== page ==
Heroes and villains

The most remarkable finding was that climate skeptics and campaigners mostly portrayed themselves as heroes. In fact, depending on the ‘side’ they were on, anyone who was in  favour of (or against) the theory of anthropogenic climate change was portrayed as hero or villain, especially politicians and scientists. While in 2009 skeptics and campaigners both portrayed developing countries as victims , the skeptics shifted to portraying the developed world as victims a year later when the Green Climate Fund was adopted. Back and forth name-calling does not contribute to finding a common solution to the problem -  rather it nourishes the divide.

Different rhetoric driving different discourses

Skeptics mostly deployed science-related rhetorical devices to convince their readers that there is no evidence for global warming. For example, the science was repeatedly framed as fraudulent and not sound. Campaigners mostly deployed rhetorical devices that related to the UN conference, to ‘commitment’, and to ‘judgment’. The conference-related devices were mainly intended to convince the reader that having a fair, ambitious, and legally binding agreement is important. The commitment-related devices were used to convince the reader that it is important that particular actors show commitment. As for the judgment-related devices, they were introduced to place climate change in a particular light, e.g. ‘’climate change threatens our safety’’.  People reading blog posts from both skeptics and campaigners are therefore receiving contradictory messages, which explains why the general public is having a difficult time deciding what to believe and act upon.

Conflicting normative judgments

What should be done, and by whom, to tackle  climate change and the extent to which these issues should be a priority was barely discussed by climate skeptics, while campaigners were consistently focused on who should do what and when. When the skeptics did mention this,, it was mostly related to revisiting the science.  The campaigners generally stipulated that the world needs binding targets, effective action to reduce emissions, and long-term commitments on finance. Uniformity about what needs to happen and by whom is nowhere to be found, which makes gaining support for certain policies an almost impossible challenge.

 

Building Bridges: Is there any common ground between skeptic and campaigner discourses?

Climate skeptics and campaigners both convey their own stories about climate change, which is counter-productive for constructive discussions about the issue. Campaigners can address this divide by trying to find common ground, without sacrificing the essence of their arguments or their political aims. Most importantly, campaigners should try engaging with the values underneath the skeptics’ arguments, instead of arguing with the facts themselves (Kahan et al, 2012; Corner & van Eck, 2014). Also, campaigners could be more inclusive in the types of values and frames they use (Marshall & Corner, 2015; Corner & Marshall, 2016). Finally, the types of people portrayed as ‘heroes’ in blogs by both skeptics and campaigners tend to be politicians, scientists and themselves -  it would be better to diversify the voices represented and to portray others as ‘heroes’ as well (Corner, Roberts & Pellisier, 2014; Messling et al, 2015). I do not argue that everyone needs to be one happy family, but overcoming the disconnect between campaigner and skeptic discourse will help (not hinder) the aim of building a proportionate societal response to climate change  - that everyone has a stake in.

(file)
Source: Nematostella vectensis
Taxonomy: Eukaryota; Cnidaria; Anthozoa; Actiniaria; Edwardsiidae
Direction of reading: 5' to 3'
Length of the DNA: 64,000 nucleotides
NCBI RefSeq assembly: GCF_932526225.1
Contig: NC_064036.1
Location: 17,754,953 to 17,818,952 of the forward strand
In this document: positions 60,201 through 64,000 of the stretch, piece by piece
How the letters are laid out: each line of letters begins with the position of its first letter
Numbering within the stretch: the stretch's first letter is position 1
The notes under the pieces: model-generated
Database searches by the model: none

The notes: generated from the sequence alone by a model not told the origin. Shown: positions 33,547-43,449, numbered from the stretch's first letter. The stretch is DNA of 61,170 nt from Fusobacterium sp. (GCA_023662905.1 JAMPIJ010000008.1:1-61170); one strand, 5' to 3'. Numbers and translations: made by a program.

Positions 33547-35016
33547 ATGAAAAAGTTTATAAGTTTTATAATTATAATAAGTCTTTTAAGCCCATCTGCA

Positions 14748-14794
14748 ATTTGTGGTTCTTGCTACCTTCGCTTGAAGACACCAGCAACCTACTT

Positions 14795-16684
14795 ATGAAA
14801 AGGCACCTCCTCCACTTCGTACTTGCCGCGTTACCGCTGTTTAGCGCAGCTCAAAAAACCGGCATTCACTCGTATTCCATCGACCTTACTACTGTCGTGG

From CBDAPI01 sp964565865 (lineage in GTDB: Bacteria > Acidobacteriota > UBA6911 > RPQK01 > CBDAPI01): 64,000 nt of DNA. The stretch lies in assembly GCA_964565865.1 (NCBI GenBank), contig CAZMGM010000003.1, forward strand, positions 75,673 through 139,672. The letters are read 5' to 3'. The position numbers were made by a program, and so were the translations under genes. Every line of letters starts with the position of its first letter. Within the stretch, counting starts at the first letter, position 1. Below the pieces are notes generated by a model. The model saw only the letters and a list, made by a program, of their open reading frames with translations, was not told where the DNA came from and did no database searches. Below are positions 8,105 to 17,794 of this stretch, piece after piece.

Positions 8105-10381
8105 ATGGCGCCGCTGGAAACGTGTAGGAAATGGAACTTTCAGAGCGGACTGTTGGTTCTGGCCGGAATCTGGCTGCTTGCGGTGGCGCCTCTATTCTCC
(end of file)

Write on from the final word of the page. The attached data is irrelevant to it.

References

Corner, A.J. & van Eck, C.W. (2014). Science & Stories: Bringing the IPCC to Life. Oxford: Climate Outreach

Corner, A.J. & Marshall, G. (2016). Communicating effectively with the centre-right about household energy-efficiency and renewable energy technologies. Oxford: Climate Outreach

Corner, A.J., Roberts, O., & Pellisier, A. (2014). Young Voices: How do 18-25 year olds engage with climate change? Oxford: Climate Outreach

Kahan, D.M., Peters, E., Wittlin, M., Slovic, P., Larrimore Ouellette, L., Braman, D. & Mandel, G. (2012). The polarizing impact of science literacy and numeracy on perceived climate change risks. Nature Climate Change, 2, 732–735

Marshall, G. & Corner, A.J. (2015). Talking About Climate Change with Centre-Right Politicians and Members of the European Parliament. Oxford: Climate Outreach

Messeling, L, Corner, A.J., Clarke, J., Pidgeon, N., & Demski, C. (2015). Communicating flood risks in a changing climate: 9 principles for promoting public engagement. Oxford: Climate Outreach

Vicari, S. (2015). Exploring the Cuban blogosphere: Discourse networks and informal politics. New Media & Society, 17 (9), 1492-1512

 

 

Photo: Matteo Ranza